The defending champion comfortably breezed past Dusan Lajovic 6-1, 6-3, 6-4 on Centre Court.
Blue skies, hot temperatures, and freshly picked strawberries smothered with cool cream…that can only mean one thing; Wimbledon 2018 is finally upon us.
All of the courts looked like seas of emeralds on day one. The grass, which has been finely kept under maintenance over the last year, looked immaculate ahead of the opening matches. The crowds flocked in, with many heading to Centre Court to see the one man that has lit up the tennis scene over the past two decades.
Roger Federer – a man that has such a great affiliation with this tournament – will once again be the favourite to lift the trophy in two weeks’ time. This is his 20th appearance at Wimbledon since winning the Boy’s Singles in 1998, and he will be looking to match Martina Navratilova’s record of nine single’s titles. The defending champion suffered a shock defeat in the Halle Open Final as part of his preparations for this Grand Slam, but he is too experienced and too wise to let that affect his confidence.
It has now been 10 years since that infamous final against Rafael Nadal; the man that many predict will provide the biggest threat to the Swiss. Both have won the last six Grand Slams between them (Federer: Australian Open 2017, 2018 and Wimbledon 2017. Nadal: French Open 2017, 2018 and US Open 2017) and both are the current world number one and two.
With the Spaniard not on court until tomorrow, it was down to Federer to throw down the gauntlet.
He began his title defence against Serbian Dusan Lajovic, the world number 58 in the world rankings. The two also met in last year’s competition, with the Swiss comfortably coming through on that occasion in straight sets.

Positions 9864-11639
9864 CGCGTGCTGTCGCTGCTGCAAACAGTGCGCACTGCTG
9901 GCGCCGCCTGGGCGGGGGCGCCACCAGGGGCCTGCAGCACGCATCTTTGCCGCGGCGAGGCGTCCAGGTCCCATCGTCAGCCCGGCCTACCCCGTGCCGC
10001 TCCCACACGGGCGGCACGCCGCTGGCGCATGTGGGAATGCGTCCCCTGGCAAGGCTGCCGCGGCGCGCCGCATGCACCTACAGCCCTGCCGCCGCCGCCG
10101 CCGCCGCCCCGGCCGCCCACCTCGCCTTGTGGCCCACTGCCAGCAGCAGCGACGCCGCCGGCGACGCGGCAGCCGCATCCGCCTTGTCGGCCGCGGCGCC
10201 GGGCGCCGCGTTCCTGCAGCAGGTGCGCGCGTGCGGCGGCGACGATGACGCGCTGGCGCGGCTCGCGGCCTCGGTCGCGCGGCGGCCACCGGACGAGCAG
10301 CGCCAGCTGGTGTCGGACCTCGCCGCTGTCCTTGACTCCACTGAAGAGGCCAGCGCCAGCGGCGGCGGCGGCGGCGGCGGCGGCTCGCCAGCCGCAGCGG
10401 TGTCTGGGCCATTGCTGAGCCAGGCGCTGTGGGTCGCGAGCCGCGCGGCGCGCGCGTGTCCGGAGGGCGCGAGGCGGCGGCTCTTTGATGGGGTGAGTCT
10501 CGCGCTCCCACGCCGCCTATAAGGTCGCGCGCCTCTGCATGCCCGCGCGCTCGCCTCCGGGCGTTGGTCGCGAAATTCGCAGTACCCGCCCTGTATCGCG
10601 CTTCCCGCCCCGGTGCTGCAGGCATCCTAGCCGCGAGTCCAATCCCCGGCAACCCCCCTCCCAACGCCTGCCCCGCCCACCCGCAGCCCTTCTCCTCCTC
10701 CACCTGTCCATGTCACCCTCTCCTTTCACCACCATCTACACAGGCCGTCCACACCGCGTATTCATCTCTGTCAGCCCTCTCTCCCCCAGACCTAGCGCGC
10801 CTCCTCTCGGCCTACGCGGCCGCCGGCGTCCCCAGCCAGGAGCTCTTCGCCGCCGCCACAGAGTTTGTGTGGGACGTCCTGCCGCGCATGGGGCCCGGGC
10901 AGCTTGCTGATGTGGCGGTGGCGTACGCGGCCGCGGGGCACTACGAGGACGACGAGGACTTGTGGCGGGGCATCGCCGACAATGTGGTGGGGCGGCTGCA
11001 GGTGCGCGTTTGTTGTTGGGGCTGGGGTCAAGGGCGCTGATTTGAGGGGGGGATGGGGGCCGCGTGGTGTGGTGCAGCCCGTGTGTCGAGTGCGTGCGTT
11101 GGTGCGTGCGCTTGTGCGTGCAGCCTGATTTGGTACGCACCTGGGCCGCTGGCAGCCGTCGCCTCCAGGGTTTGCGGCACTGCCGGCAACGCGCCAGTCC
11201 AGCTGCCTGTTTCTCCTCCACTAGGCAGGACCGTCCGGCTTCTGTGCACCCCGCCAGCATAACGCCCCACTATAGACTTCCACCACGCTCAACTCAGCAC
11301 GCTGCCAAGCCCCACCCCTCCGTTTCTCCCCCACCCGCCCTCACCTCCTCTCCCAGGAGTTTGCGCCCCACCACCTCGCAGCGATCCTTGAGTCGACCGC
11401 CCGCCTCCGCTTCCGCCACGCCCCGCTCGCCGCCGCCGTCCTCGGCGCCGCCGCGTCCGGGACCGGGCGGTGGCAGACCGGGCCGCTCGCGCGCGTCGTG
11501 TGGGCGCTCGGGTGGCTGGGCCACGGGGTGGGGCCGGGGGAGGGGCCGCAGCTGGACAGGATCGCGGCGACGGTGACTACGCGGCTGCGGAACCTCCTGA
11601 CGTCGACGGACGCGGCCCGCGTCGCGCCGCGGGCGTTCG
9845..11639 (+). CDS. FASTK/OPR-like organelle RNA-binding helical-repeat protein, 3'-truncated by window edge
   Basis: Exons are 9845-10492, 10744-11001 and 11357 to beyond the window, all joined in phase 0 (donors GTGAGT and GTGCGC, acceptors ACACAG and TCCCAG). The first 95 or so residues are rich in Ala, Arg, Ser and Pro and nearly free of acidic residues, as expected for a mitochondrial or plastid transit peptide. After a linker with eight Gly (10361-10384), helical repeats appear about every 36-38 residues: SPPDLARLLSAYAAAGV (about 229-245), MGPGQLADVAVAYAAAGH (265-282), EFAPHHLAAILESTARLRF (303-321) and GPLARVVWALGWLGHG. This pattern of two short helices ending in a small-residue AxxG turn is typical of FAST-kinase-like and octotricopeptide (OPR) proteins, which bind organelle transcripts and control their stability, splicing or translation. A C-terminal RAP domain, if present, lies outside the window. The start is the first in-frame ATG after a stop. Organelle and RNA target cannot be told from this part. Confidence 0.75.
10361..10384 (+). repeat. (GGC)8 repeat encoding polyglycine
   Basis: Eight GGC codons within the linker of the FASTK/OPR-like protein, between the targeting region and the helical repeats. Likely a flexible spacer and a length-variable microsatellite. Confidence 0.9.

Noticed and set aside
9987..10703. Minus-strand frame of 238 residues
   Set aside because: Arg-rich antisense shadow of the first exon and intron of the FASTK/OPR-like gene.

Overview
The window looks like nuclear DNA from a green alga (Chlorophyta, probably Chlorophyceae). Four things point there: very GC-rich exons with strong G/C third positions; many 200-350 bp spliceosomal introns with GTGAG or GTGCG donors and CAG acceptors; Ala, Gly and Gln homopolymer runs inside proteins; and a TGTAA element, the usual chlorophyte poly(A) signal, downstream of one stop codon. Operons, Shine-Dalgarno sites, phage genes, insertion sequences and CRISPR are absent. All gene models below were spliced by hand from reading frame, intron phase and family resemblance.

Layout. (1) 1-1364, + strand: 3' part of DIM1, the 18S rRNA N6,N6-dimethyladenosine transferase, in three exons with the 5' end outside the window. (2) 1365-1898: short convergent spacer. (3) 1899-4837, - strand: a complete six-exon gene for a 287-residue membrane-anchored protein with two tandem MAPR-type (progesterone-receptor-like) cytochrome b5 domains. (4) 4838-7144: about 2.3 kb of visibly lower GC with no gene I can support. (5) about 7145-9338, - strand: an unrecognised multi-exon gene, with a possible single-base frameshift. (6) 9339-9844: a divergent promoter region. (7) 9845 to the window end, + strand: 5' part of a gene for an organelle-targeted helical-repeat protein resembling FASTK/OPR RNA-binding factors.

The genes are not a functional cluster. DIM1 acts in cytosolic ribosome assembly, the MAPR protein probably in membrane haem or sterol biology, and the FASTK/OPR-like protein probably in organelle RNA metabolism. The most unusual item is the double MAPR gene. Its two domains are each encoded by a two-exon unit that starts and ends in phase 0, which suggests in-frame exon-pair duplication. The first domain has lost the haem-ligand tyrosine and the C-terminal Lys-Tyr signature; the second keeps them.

This match was almost a carbon copy. It took Federer only a short amount of time to find his rhythm and ranges before securing a double-break on Lajovic. The Swiss was relaxed, comfortable and always in command of the court, and won six games on the bounce to take the opening set 6-1 in just 20 minutes.
Federer continued his dominant performance in the second set. The variety of serves and shots he produced were just too good for his Serbian opponent – as it began to look like a practice match. Lajovic had lost nine games in a row to the Swiss, but did manage to end the rot halfway through the second set. By that point Federer was in cruise control anyway, and served out the second set 6-3.
The third set lacked intensity. Federer had reserved his energy knowing his job was pretty much done. Lajovic offered nothing in reply. He stuck by it but ultimately got himself into the match at too late a stage to scare the number one seed. Federer served out the match, which he’d won in just 79 minutes.
It may have ended up being a Monday afternoon stroll in the summer sun for the Swiss, but Federer will be expecting tougher tests to come. This was however another warning shot to his rivals – showing them all that even at 36, he is still as hungry to win as ever.